My second argument is that exit bans and commercial hostage-taking must be understood from the perspective of China’s system of law and order, not through Western notions of a legal system. Professor Donald Clarke asserts that the CCP does not have, nor does it intend to have, a “legal system” in the Western sense.[2] Rather, Clarke argues, the CCP fosters an “order maintenance” system that seeks the preservation of the CCP’s power.

As Xi Jinping has said, the CCP’s system of governance explicitly rejects concepts like “constitutional government, “separation of three powers,” and “judicial independence.”[3] Xi’s statement is consistent with national security expert Christopher Ford’s historical overview of the Chinese legal system, in which he notes that the CCP embraces a view of government power that combines Marxist principles with older Chinese notions of a benevolent and “omnicompetent” emperor who holds unquestioned authority to rule.[4]

From a Western perspective, should a system of governance that rejects judicial independence and embraces autocratic control be considered a “legal system” at all? Regardless, how should U.S. companies doing business within such a system prepare for possible exit bans or commercial hostage situations? Based on Professor Robert Bird’s framework,[5] my article sets forth a five-tiered approach that builds from an initial, reactionary stage in which companies seek to skirt legal obligations. The tiers advance to two mid-level strategies in which companies seek either to comply (or strategically not comply) with legal obligations, or to anticipate and prevent legal conflicts. The tiers then culminate in two higher-level strategies that leverage law to develop an enduring competitive advantage in the marketplace and, in the process, transform key aspects of the company’s business.

At the extreme, exit ban strategies have included escaping China on a jet ski or hidden in a tanker ship or car trunk. For commercial hostage situations, solutions usually involve giving in and paying the money demanded, although tricking guards and fleeing to the embassy of a friendly country has worked as well. In the end, the tried-and-true strategy of developing trusting relationships and actively monitoring potential disputes before they devolve into an exit ban or commercial hostage situation is often the wisest approach. More aggressively, transforming the company’s business model by developing a competitive advantage in a new line of business, or relocating to a different country altogether, are also worthy options.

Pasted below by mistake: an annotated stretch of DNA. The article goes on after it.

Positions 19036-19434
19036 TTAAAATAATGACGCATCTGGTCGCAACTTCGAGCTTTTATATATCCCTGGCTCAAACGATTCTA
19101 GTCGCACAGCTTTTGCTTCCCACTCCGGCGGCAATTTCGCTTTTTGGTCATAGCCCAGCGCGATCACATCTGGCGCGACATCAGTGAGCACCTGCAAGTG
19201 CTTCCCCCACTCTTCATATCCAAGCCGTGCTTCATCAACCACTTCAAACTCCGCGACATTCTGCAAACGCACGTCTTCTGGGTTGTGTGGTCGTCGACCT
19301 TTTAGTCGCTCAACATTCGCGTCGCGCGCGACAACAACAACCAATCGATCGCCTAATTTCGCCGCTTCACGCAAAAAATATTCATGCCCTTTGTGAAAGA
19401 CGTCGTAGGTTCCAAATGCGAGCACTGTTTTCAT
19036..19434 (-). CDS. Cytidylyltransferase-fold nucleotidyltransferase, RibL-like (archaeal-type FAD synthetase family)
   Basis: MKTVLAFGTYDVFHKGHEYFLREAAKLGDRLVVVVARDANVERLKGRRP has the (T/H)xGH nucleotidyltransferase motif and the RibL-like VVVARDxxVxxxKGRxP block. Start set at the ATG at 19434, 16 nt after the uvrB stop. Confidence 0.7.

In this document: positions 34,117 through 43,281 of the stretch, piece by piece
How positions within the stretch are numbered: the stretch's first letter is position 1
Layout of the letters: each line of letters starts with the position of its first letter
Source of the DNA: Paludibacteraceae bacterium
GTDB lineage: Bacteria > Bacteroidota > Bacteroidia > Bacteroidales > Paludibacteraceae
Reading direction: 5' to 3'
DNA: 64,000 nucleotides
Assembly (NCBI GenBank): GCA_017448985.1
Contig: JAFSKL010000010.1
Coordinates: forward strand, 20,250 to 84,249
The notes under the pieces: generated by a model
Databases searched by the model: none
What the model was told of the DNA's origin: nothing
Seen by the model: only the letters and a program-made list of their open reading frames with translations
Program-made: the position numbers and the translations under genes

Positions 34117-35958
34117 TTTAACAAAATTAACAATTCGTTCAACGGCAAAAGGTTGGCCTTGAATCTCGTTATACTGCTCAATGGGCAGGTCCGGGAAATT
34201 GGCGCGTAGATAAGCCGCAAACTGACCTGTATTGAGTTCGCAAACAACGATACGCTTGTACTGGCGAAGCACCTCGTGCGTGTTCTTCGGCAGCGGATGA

ENDNOTES

[1] Jack Wroldsen & Chris Carr, The Rise of Exit Bans and Hostage-Taking in China, 65 MIT Sloan Mgm’t Rev. 4 (2024); Chris Carr & Jack Wroldsen, Exit Bans when Doing Business in China, 64 Thunderbird Int’l Bus. Rev. 209 (2022); Chris Carr & Dan Harris, Commercial Hostages in International Business Disputes, 63 Thunderbird Int’l Bus. Rev. 523 (2021).

[2] Donald Clarke, Order and Law in China, 2022 U. Ill. L. Rev. 541, 543 (2022).

[3] Xi Jinping, Unswervingly Follow the Path of Socialist Rule of Law with Chinese Characteristics to Provide a Strong Legal Guarantee for the Comprehensive Construction of a Modern Socialist Country, Qiushi.com (Nov. 16, 2020), http://www.qstheory.cn/dukan/qs/2021-02/28/c_1127146541.htm#.

[4] Christopher A. Ford, Xi Jinping, Foucault, and Spy Balloons? Communist China’s Theory of Control and Visions of a Post-Westphalian World Order, 11 Nat’l Sec. L.J. 1, 6, 22 (2023).

[5] Robert C. Bird, Pathways of Legal Strategy, 14 Stan. J.L. Bus. & Fin. 1, 12-38 (2008).

This post comes to us from Professor Jack Wroldsen at California Polytechnic State University. It is based on his recent article, “Legal strategy for commercial hostage-taking and business exit bans,” available here.